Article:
F. Jeff Wu is Professor and Coca Cola Chair in Engineering Statistics at the School of Industrial and Systems Engineering, Georgia Institute of Technology. He was elected a Member of the National Academy of Engineering (2004), and a Member (Academician) of Academia Sinica (2000). A Fellow of American Society for Quality, of Institute of Mathematical Statistics, of INFORMS, and of American Statistical Association. He received the COPSS Presidents’ Award in 1987, COPSS Fisher Lecture Award in 2011, Deming Lecture in 2012. He has won other awards, including the Shewhart Medal (2008), the Pan Wenyuan Technology Award (2008), Class of 1934 Distinguished Professor Award and Sigma Xi Monie A. Ferst Award both at Georgia Institute of Technology in 2020. He was the 1998 Mahalanobis Memorial Lecturer at the Indian Statistical Institutes, received the inaugural Akaike Memorial Lecture Award in 2016 sponsored by the Japan Statistical Society and the Institute of Statistical Mathematics, Tokyo, the 2017 Box Medal from ENBIS, and an honorary doctor degree at the University of Waterloo.

He has published more than 185 research articles. He has supervised 50 Ph.D.'s, out of which more than half are teaching in major research departments in statistics/engineering/business in US/Canada/Asia/Europe. Among them, there are 22 Fellows of ASA, IMS, ASQ, IAQ, and IIE. He co-authors with Mike Hamada the book "Experiments: Planning, Analysis, and Optimization" (Wiley, 3rd ed. 2021) and with R. Mukerjee the book “A Modern Theory of Factorial Designs” (Springer, 2006).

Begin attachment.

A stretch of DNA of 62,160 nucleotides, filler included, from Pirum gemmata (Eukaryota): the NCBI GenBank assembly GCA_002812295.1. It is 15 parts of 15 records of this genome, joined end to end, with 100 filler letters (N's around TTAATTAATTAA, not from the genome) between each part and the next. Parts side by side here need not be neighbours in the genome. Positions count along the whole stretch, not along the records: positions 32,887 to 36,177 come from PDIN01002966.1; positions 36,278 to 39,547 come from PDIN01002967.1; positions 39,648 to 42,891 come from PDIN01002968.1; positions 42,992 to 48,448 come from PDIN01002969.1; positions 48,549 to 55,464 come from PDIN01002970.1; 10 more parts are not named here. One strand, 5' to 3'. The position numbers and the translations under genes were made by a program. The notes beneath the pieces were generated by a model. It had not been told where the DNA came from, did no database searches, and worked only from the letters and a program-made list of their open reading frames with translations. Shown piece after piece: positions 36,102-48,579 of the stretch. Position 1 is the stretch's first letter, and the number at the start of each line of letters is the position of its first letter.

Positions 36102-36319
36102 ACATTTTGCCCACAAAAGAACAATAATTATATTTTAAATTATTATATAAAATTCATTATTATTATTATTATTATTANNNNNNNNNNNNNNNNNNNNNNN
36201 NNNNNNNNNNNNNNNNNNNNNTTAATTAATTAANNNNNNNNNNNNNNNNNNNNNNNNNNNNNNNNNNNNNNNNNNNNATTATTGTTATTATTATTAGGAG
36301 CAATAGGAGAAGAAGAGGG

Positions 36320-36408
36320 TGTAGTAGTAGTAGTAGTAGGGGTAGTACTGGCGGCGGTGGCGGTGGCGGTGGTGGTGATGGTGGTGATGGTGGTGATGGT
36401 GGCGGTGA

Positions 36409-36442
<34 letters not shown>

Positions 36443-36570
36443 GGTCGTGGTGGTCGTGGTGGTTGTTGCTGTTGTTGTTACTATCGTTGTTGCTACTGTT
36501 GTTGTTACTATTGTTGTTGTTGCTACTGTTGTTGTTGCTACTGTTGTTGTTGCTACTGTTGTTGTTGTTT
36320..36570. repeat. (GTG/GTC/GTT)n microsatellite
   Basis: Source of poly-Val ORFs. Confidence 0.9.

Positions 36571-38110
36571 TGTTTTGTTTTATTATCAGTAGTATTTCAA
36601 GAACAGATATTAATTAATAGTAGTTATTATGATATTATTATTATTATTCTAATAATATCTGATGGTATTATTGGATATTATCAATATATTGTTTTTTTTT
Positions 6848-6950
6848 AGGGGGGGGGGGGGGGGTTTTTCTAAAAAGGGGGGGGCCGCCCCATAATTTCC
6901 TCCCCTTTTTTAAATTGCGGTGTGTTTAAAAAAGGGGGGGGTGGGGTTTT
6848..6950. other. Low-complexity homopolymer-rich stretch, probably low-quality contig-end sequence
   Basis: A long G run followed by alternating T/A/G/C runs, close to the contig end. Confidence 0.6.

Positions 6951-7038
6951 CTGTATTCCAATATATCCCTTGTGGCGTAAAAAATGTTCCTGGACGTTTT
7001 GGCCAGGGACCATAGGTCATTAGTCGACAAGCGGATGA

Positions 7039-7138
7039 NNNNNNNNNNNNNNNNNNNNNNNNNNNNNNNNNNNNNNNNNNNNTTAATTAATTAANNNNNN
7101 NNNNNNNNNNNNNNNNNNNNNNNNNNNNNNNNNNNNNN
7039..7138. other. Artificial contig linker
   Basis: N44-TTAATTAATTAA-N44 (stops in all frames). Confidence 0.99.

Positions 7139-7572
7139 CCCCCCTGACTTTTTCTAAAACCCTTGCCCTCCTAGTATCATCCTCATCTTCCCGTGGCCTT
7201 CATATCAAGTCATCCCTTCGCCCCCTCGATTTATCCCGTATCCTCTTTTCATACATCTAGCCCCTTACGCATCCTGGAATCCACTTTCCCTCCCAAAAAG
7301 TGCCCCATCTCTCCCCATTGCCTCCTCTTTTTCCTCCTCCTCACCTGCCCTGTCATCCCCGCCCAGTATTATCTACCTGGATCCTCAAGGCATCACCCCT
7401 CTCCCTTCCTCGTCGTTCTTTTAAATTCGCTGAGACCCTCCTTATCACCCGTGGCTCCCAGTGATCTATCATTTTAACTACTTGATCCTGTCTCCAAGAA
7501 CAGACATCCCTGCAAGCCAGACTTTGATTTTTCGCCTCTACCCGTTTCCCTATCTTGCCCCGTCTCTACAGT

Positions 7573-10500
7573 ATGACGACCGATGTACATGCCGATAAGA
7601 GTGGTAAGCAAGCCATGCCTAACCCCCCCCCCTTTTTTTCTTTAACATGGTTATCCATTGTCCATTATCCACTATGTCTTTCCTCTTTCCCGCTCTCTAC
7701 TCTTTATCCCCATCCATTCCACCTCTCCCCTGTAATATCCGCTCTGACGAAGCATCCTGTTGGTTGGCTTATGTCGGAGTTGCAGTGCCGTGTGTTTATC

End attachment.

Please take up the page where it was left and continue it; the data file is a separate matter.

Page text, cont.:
In this talk I will first trace the history of my role in the coining of the term “data science”. For many years since the early 1980s, I had grown dissatisfied with using the term “statistics” to describe my profession because it is usually connected with descriptive statistics, while what statisticians do can be summarized as a trilogy of data collection, data modeling, and problem solving. Thus I proposed the terms data science and data scientist in a public lecture at the U. of Michigan in 1997. With the explosion of huge data collected through the internet, data science has grown to become a very popular, fashionable and impactful profession. I will describe how it is so different from the traditional meaning and work of statistics. A major new component is the role played by computer scientists and the new emphases on algorithms, coding and huge data they bring in. I will end with some examples about the applications to uncertainty quantification and variation reduction.



 Patrice Aknin

 Directeur Scientifique

 Institut de Recherche Technologique SystemX

 Artificial Intelligence, Safety and Reliability : an old story or a new age?


Patrice Aknin is a data science researcher who hold the position of Scientific Director at IRT SystemX since 2016. SystemX is an RTO (Research Technological Organisation) located in Saclay, near Paris, which is positioned as an accelerator of the digital transformation of industry, services and territories. Previously, he was Scientific Director at SNCF, the French national railway company. Between 1988 and 2013, he held various positions as a Researcher and then Research Director at Ifsttar (French  Institute of science and technology for Transport, Developement and Networks), which recently became the University Gustave Eiffel. He is professor at Ecole des Ponts Paristech and also at Télécom Paris. He is a member of several scientific councils of prestigious institutions such as ENS Paris-Saclay, Télécom SudParis and ENSTA Paris. He has directed the PhD work of about twenty students. He is the author or co-author of nearly 150 publications in the fields of diagnosis, data science, maintenance, mainly on applications in the field of transport.